Just mention staffing or manpower in a room of firefighters of any rank and heads will turn. It is something we are all concerned with and that very few departments are happy with. If you were at a firefighters conference and asked for a show of hands how many were satisfied with their staffing on engines and truck companies, very few if any hands would go up. If you asked the same question at a fire chief’s conference the answer would be close to the same with a few more hands going up. So yes, it is a concern for all firefighters. For this article I will concentrate on engine company staffing although the same principles could be applied to the truck companies.
So what is the ideal number of firefighters that should be on an engine for fire responses? I am not sure anyone can state without argument what the ideal number is, but I’m pretty close to certain that a two person engine company is not it. I can only speak for paid departments although I would think there is not much two people can do as a first arriving unit. If the department always has two engines responding from the same station on every fire call with two personnel on each unit would put four personnel on the fire scene until more help arrives. But if a department had that set up, why not put all four on the same engine? And I am sure there are reasons why you would keep two engines responding, but I can’t think of any. So a two man engine crew can stop at the plug, wrap the hydrant, lay a line and wait for the next unit to connect to the hydrant, but once on the scene entry should not be made except in extreme lifesaving circumstances. But who would go in? Okay I beat that dead horse. A two man crew will get a unit on scene and can take command and perform size up and a quick walk around. But confine, control, extinguish, and maybe rescue will have to wait for another unit.
A three man crew is a little better and is what I am accustomed to in the department I worked for. We also had a EMS unit with firefighters responding so that for the most part, there were five personnel on scene with an average response time of about four and a half minutes. And of course there were two more engines and a truck company responding. Within the first eight to ten minutes from alarm time there were usually 14-16 personnel on scene. Yes, it is a good system for three man engine crews. You can leave a man at the hydrant who can then charge the line when ready, walk to the scene and usually arrive at about the same time as the second or third engine. Plenty of personnel to perform the basic firefighting operations required. Did I mention this is in a mostly residential city, and most were single story. So the system worked very well. I certainly can see where that same three man engine crew would not be ideal depending on the demographics of the community. One size does not fit all. With three people you can grab the hydrant and charge it, but you still only have two people at the scene. I feel comfortable in saying that a three person engine crew works well dependent upon the demographics and needs of the individual department or municipality.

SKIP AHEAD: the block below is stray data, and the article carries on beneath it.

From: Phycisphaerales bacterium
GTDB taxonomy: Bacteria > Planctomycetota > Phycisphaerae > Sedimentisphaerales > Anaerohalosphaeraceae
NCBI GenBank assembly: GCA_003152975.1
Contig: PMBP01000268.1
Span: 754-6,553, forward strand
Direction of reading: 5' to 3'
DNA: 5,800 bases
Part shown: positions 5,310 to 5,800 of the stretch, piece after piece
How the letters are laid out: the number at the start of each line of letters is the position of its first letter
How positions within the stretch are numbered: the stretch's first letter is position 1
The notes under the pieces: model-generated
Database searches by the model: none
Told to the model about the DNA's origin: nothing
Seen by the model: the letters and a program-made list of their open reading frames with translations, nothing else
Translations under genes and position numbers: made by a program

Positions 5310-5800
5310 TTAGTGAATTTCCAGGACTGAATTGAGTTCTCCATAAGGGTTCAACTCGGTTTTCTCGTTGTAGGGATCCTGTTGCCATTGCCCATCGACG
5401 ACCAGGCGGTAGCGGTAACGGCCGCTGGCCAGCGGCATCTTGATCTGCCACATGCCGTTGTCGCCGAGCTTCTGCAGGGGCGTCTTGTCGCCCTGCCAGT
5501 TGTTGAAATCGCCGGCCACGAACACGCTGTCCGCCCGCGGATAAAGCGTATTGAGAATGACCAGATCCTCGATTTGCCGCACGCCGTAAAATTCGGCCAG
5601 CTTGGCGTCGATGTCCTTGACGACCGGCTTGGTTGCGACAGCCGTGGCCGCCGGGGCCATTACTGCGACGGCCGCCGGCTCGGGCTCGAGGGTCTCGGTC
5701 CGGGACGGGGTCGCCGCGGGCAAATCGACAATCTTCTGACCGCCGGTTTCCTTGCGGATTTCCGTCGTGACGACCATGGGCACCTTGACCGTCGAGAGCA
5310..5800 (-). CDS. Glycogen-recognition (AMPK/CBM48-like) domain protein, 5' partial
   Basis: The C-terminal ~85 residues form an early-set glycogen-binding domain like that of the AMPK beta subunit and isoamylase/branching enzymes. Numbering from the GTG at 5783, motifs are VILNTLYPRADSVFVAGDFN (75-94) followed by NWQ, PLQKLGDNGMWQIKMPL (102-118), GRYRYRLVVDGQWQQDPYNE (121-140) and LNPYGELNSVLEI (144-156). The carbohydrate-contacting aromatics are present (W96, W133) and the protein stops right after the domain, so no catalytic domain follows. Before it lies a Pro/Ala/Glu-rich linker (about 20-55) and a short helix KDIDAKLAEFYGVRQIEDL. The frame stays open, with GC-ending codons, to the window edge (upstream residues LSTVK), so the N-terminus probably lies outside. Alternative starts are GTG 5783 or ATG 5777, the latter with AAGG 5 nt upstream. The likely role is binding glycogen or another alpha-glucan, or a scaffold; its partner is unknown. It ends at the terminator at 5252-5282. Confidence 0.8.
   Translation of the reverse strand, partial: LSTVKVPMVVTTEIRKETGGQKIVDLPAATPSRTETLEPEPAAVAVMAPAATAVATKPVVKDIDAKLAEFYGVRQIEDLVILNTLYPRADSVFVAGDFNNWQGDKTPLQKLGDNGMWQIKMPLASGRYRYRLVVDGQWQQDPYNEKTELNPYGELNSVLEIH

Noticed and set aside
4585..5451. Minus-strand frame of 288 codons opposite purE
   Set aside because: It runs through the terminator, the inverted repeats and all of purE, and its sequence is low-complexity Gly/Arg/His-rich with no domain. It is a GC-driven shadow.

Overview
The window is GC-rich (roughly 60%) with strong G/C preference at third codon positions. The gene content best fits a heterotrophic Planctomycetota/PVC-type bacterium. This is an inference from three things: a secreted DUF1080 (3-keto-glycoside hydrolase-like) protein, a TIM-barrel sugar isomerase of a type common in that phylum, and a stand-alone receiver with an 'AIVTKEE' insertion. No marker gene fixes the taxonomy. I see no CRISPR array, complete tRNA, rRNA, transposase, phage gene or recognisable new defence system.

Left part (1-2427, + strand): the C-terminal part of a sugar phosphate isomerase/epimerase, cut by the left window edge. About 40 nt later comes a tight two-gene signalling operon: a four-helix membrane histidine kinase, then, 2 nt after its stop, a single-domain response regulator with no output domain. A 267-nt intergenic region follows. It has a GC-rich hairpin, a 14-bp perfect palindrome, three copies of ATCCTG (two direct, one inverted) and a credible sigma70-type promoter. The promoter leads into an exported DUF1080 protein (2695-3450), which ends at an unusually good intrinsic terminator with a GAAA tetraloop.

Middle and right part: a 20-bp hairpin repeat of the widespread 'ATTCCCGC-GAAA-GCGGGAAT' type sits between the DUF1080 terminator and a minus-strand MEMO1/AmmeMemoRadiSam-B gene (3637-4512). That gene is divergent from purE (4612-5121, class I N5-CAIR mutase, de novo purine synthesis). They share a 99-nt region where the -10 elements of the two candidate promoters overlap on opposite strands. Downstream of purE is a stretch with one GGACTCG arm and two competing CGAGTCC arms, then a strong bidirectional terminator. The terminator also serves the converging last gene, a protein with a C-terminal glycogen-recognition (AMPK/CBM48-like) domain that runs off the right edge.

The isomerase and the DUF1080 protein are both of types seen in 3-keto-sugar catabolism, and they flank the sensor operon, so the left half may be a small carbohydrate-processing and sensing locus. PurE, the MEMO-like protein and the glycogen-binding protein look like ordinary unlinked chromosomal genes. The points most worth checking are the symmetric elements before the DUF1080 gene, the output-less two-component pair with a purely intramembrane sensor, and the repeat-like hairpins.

Four personnel on an engine? All the time? Now that would be great. In my work experience with an EMS unit responding at the same time, you could catch the hydrant, the officer could take command without going in, and still have enough personnel to comply with the two in two out rule. Ideal? As I said, an argument can be made for any number one may think is ideal, but it does make some sense that the more personnel on an engine translates to getting more of the important stuff done when you get on scene. So we can agree at least in concept that four is better than three and three is better than two.
A five person crew as minimum staffing? I am sure there are some out there but I don’t know where. It would be interesting if there are any to know the demographics of the community, the size of the department, and how the department came to have five on the engine.
At the end of the day, I would submit that ideal staffing on an engine company would depend on your community, the size of the department, response times of other units, and the risks your community leaders are willing to take. These risks certainly should be explained by the fire chief along with his recommendations so that the community leaders can make an informed decision, whether we think it is right or not. When it is all said and done, they make the decision.
As firefighters we all believe we know what would be ideal staffing for our engines. As leaders, and as fire chiefs, we probably have the same number in mind but have to weigh that number with what we know the budget will pay for and what we know the community leaders will be comfortable with. Rarely do the numbers match, but as firefighters, we make it work and for the most part done in a safe manner.
I have really only touched the surface on this somewhat sensitive subject. But maybe it will start some people thinking.
Remember to stay safe – Everyone Goes Home
William Jolley has 37 years of experience in the fire service with 20 of those years in a management position. William was the Fire Chief of Haines City, Florida, a city of Approximately 20,000. Prior to that William was the Assistant Chief of Saint Petersburg, Florida, where he worked for 35 years.